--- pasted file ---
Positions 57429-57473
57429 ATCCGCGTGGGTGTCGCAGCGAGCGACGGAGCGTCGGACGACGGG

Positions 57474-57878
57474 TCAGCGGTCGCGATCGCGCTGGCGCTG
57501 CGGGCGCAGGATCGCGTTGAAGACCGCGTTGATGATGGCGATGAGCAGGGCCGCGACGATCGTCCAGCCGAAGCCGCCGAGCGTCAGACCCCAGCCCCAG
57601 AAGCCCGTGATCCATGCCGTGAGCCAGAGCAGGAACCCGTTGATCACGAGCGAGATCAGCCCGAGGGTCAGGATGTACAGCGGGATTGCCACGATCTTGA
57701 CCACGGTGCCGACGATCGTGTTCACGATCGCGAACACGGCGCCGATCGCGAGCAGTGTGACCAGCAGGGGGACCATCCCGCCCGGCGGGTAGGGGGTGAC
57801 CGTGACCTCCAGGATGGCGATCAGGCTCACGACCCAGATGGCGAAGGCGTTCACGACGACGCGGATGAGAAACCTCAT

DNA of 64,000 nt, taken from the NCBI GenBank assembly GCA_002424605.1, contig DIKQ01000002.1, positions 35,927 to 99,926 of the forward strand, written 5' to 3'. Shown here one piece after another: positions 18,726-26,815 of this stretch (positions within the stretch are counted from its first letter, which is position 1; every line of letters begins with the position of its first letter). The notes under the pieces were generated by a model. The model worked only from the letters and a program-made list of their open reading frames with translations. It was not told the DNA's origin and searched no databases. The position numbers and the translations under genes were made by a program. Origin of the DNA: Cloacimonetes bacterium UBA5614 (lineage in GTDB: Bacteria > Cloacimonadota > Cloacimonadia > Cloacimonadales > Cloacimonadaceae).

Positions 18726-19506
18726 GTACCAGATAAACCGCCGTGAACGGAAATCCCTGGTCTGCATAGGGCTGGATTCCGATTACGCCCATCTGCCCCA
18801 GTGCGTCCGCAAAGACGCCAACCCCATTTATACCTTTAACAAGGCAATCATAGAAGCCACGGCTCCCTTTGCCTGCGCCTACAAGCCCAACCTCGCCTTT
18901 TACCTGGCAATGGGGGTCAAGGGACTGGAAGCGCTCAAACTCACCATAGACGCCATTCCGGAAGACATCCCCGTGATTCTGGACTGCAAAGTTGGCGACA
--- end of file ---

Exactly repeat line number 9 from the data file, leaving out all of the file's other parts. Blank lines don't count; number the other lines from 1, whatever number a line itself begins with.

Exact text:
DNA of 64,000 nt, taken from the NCBI GenBank assembly GCA_002424605.1, contig DIKQ01000002.1, positions 35,927 to 99,926 of the forward strand, written 5' to 3'. Shown here one piece after another: positions 18,726-26,815 of this stretch (positions within the stretch are counted from its first letter, which is position 1; every line of letters begins with the position of its first letter). The notes under the pieces were generated by a model. The model worked only from the letters and a program-made list of their open reading frames with translations. It was not told the DNA's origin and searched no databases. The position numbers and the translations under genes were made by a program. Origin of the DNA: Cloacimonetes bacterium UBA5614 (lineage in GTDB: Bacteria > Cloacimonadota > Cloacimonadia > Cloacimonadales > Cloacimonadaceae).